Online Feedback in Open Innovation

Many organisations open their innovation processes to crowdsource potentially innovative ideas for future products and services. The role of feedback for idea development in early stages of innovation processes plays an important role. However, it has been shown that the selection of the best ideas is a big challenge and decision-support systems could help. We investigate how qualitative feedback affects the refinement of ideas and if it could be considered as an indicator for good ideas. Findings should help organisations to improve their selection processes.

Key researcher:

Partner: Anol Bhattacherjee, Daniel Zantendeschi


Online Rating Systems

Online rating systems help consumers to reduce uncertainties about the attributes and quality of products and services. It is therefore little surprising that consumer ratings influence 90% of all purchase decisions in the Internet and that e-commerce platforms such as Amazon.com consider online rating systems as their most important feature. We conduct analytical and experimental analyses to study the impact of consumer ratings in different variants of online rating systems on consumers’ purchase decisions and platform providers’ pricing decisions in order to develop recommendations for the design of online rating systems.

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Partner: Dennis Kundisch, Barrie R. Nault, Michael Scholz


Consumers increasingly favor sharing instead of owning products. Granting these consumers temporary access to underutilized products is the basic idea of the recently emerged sharing economy, which is expected to grow up to $335 billion of revenues in 2025. The Time Magazine considers sharing instead of owning products as one of the ten most important ideas that will change our world. Some economists predict that our established capitalistic system is passing and the sharing economy is rising in its wake that will transform our way of life. We are already witnessing the emergence of a hybrid economy where the two econom-ic systems often work in tandem (i.e., companies from automotive industry traditionally sell their cars and at the same time share their cars via sharing platforms such as car2go) and sometimes compete (i.e., Airbnb competes with the hotel industry on shares in the accommodation market). This trend is driven by sharing platforms such as AirBnB or Uber. The innovative character of these platforms is that they use electronic market systems based on the mobile Internet to match lenders and borrowers and consequently increase trade and allocative efficiency. To prove the predictions mentioned above, researchers have to shed more light on the economic effects of sharing platforms. The main goal of this research is to analytically examine and predict the economic effects of sharing platforms on the participants of the sharing ecosystem and the society as a whole. Based on these findings, we prototypically implement sharing platforms, test our theoretical findings in experimental studies, and develop solutions on how to design the sharing ecosystem.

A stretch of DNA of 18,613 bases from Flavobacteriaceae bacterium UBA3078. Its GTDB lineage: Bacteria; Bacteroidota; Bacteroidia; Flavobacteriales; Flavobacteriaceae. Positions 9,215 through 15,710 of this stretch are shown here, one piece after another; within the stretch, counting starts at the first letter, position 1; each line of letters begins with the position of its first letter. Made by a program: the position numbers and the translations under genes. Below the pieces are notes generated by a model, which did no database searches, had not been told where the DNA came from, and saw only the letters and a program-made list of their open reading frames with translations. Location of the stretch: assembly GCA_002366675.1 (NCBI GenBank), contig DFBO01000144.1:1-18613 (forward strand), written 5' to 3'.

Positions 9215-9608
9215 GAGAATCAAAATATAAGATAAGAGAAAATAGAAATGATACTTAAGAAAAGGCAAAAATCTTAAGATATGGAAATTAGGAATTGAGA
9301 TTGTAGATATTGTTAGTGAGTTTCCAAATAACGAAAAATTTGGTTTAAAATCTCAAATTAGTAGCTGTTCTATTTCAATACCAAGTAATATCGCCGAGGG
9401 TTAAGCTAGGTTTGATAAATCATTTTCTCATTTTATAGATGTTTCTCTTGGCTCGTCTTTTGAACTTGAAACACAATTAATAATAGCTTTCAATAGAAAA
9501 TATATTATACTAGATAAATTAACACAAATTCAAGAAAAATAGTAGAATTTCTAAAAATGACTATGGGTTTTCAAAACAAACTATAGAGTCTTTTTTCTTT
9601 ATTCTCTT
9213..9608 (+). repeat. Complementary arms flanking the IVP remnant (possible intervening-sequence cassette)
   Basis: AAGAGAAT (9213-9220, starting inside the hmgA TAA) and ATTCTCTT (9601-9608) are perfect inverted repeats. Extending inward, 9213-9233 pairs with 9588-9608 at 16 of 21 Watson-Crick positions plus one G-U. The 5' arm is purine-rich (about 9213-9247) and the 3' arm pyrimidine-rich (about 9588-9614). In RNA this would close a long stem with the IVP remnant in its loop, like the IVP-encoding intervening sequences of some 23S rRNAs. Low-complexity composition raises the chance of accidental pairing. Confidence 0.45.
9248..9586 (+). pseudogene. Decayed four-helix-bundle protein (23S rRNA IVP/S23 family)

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Partner: Barrie R. Nault


Two-tier Internet

The open Internet is characterized by the concept of net neutrality, where Internet Service Provider are not allowed to prioritize traffic and all data packages transferred through the Internet are treated equally. The problem with the open Internet is that it is plagued by congestion that restricts the development of sophisticated Internet-based services. Internet Service Providers and Content Providers have proposed a two-tier Internet with fee-based prioritization of traffic in a fast-lane Internet that coexists with the open Internet to overcome these problems. Opponents of a two-tier Internet believe it would reduce the quality of service of the open Internet. The challenge is for policy to balance a fee-based fast-lane Internet for priority traffic and safeguard the viability of the open Internet. In this research, we analyze the effects of a two-tier Internet on end users, content providers and the society as a whole and deduce policy implications to efficiently govern a two-tier Internet.

Key researcher:

Partner: Barrie R. Nault


Unintended consequences of IT use

Reports of negative consequences of information and communication (ICT) use have become a standard item in today’s news feed. Despite positive effects such as increased workplace productivity, better product quality, job enrichment and increased intra- and inter-organisational connectivity, there is increasing awareness that ICT adoption also comes with unintended consequences that in some cases are alarming. Within the broader field of ‘the dark side of IS’ we focus on topics such as social media usage and its negative consequences, Information overload and connectivity, as well as the role of IT in the acceleration of life.

Key researcher:

Partner: Martin Wiener


Knowledge maturation

Knowledge as a key resource that sustainably changes how companies and organisations operate in increasingly dynamic markets. We consequently need concepts and instruments which create an ICT-enabled environment in which knowledge workers can better learn, generate, connect and integrate knowledge. Together with Andreas Schmidt (Karlsruhe), we have developed the knowledge maturing model with which we aim to support companies and organisations in their design of information and communication systems for knowledge work. Our model explains processes of knowledge creation by individual employees, teams and organisations up to inter-organisational knowledge partnerships and networks. The model offers a conceptual foundation for the development of tools and services that facilitate knowledge creation in and beyond organisations.

Key researcher:

Partner: Andreas Schmidt


Knowledge protection

In our connected knowledge world, organisations benefit from the acquisition, sharing and joint creation of knowledge together with external parties, but at the same time they have to protect themselves against external parties that seek to appropriate critical knowledge. Thus, engaging in inter-organisational knowledge creation activities requires finding a sensible balance between knowledge sharing and protection. In this project, we try to understand how organisations perform knowledge protection in networks of organisations and how the application of knowledge protection practices affects knowledge sharing.

Key researcher:

Partner: Stefan Thalmann